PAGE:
It has been a long while since I've done my Woman of the Week, and I felt that I have been given a prime opportunity to bring it back. When I had first started doing my WotW's I had the intention to showcase women in horror that weren't just actresses. Well, I've completely failed in that aspect and I'm going to change that. Today I'm featuring a writer/producer/director who isn't just a woman, she's a brilliant mind who has created an absolutely amazing and horrific flick. This week's WotW is Elisabeth Fies, the director, producer, and writer of The Commune.
I first want to let you in on just how phenomenal her film is. The Commune tells a tale of a girl named Jenny who has spent her formative years with her single mom (played by Fies) while her tree-hugging, tofu eating, goddess praising, whacked out, mega hippie father lived and ran a commune. However due to legalities with a custody battle, Jenny must spend her summer and 16th birthday with her father and live amongst his crazy followers on the commune. So poor Jenny without luxuries like cable television, facebook, her puppy, fried food, and meat must learn to live amongst the creepy hippies. What starts off as just another typical, crappy summer for a teenager forced to stay somewhere they don't want, quickly turns into a Wicker Man-esque film and scenes that make me want to shower with Purel. I mean, who wouldn't want to if you looked out your window to find a masked man jerking off at you while you were fully clothed?
The film looks, feels, and probably tastes like a 70's flick but the attention to the smallest details are what really gives the film such a lasting impression. The score is impeccable, it's a very striking film with the use of color amongst the hippies, and the flashback scenes are quite scarring to those impressionable. They may have beat the "creepy dream" sequence to death, but as a whole, it was a minutiae issue. The film was cast fantastically and Chauntal Lewis is absolutely perfect as Jenny. She captured the innocence of a 16 year old, but still looked like every 16 year old girl today. IE: Over make-up'd, scantily clad, and completely looking much too old for any girl her age. David Lago *swoon* as Puck is just the right amount of bad boy and dream boat to make us instantly love him. The creepy hippies are, well, that. They're creepy as hell and I want them to all be committed or taken down by Elliot Stabler & Olivia Benson for being creeps. Jenny's mom (played by Fies) seems to be sort of the "more of a friend, less of a mom" character in the beginning but once you see the flick...the acting choices she made for the character are perfect for the role. All in all, I can't complain about any of the characters. That never happens for me, ever. I normally hate just about everyone, but I can't.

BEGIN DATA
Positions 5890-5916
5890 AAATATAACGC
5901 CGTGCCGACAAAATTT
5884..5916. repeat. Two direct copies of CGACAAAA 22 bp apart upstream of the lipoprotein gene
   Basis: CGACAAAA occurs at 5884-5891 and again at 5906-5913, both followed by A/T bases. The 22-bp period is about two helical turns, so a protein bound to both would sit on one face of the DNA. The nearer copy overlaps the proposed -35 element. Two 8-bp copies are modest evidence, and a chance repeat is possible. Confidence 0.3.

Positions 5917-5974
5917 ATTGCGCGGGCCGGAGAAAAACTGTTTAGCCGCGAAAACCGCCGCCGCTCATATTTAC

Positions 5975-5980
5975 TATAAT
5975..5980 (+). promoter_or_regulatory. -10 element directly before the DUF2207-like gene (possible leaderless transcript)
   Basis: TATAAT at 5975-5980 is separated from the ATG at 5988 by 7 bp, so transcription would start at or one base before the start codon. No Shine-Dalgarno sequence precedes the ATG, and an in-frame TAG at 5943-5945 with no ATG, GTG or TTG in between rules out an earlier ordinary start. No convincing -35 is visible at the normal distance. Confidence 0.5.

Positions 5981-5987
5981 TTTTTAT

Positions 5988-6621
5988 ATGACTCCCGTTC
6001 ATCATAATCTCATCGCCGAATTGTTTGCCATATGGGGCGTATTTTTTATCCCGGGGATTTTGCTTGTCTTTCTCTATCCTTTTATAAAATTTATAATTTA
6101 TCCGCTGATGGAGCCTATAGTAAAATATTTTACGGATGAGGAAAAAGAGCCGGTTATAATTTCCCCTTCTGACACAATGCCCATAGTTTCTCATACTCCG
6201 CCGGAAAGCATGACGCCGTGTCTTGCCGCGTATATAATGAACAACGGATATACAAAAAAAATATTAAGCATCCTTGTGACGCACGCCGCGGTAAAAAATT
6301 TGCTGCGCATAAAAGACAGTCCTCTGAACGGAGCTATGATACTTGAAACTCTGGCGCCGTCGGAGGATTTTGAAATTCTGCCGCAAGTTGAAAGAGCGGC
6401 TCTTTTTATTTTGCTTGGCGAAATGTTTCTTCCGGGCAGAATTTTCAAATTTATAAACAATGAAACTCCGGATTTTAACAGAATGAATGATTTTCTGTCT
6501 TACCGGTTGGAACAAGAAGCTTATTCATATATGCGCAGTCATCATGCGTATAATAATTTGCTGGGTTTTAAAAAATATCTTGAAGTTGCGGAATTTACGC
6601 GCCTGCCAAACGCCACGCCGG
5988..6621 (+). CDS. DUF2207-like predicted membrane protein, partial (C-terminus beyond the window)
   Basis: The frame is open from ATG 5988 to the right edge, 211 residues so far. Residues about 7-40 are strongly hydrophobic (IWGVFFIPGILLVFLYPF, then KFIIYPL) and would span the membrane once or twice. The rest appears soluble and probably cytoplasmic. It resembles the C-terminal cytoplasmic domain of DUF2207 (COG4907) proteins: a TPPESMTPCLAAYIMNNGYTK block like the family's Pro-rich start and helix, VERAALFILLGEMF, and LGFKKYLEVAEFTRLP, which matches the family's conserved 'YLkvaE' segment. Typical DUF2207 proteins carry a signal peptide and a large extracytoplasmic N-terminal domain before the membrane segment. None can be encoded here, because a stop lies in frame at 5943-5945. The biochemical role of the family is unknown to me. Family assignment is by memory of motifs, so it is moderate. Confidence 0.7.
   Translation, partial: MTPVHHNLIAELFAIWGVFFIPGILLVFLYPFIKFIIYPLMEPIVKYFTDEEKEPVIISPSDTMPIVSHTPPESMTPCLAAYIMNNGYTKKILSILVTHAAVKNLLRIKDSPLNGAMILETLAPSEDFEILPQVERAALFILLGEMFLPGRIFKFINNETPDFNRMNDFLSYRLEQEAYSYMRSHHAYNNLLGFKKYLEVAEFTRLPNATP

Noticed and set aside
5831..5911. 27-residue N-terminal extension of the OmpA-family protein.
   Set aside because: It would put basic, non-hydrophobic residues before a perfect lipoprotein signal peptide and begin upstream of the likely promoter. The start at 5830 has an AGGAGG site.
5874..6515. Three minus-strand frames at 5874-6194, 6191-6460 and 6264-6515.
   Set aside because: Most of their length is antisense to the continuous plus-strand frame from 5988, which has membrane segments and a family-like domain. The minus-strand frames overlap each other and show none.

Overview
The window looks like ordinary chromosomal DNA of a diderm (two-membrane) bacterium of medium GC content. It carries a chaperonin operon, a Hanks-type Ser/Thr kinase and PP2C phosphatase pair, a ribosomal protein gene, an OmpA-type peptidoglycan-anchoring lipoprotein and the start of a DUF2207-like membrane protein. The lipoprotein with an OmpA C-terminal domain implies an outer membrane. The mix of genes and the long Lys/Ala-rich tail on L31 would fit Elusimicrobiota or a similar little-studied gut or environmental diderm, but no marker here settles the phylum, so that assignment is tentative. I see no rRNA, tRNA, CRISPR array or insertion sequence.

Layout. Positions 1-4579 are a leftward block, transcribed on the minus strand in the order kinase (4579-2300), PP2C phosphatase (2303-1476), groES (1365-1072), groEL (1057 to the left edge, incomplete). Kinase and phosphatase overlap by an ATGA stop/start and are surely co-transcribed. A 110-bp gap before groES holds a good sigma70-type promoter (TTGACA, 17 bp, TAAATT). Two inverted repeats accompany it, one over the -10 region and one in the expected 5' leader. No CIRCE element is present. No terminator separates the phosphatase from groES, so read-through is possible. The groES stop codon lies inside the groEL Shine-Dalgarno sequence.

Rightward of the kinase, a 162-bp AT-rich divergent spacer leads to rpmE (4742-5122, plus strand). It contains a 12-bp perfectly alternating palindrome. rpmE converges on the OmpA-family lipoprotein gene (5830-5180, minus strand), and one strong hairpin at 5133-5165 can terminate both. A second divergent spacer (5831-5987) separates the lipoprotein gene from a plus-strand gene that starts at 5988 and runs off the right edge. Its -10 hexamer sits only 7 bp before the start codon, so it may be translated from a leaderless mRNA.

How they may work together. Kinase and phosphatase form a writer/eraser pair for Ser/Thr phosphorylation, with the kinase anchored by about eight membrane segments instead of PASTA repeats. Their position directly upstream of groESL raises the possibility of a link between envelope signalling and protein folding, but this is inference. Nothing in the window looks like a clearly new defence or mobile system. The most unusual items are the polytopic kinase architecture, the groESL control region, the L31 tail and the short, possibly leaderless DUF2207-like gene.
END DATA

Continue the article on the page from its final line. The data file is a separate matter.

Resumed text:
As a theatre student, it warms my little heart to notice subtle throwbacks. The fact Jenny's would-be love interest is named Puck and the film takes place in the summer soltice, made my little heart twitter with delight. Some people may complain about the pacing, but since it feels like a 70's film to me, I completely understand why it is the way it is. Most films with slow pacing are just droll until the final "HOLY CRAP" moment, this film is not the case. There are so many unsettling moments scattered throughout that the audience knows something extremely jacked up is bound to happen, the only question is when? The Commune has easily become one of my favorite indie films and I've proudly put my tye-dye peace signs (it came with the package from Elisabeth!) on my wall amongst my favorite movie memorabilia.
Kathryn Bigelow has just become the first female director to win the Oscar for Best Director or Best Picture (that hussy nabbed both!). Critics have been stating she only won because she is the proud owner of a vagina. I don't agree, I think that it is VERY possible that a woman can create a quality film. People like Elisabeth Fies are living proof that women can be more in the film industry than actresses and makeup artists. Fies is just bursting with talent from every angle, and if the big-wigs in the film industry had half a brain...they'd give her a big budget and the freedom to make a film with the same power as The Commune. Box office snob directors, eat your heart out.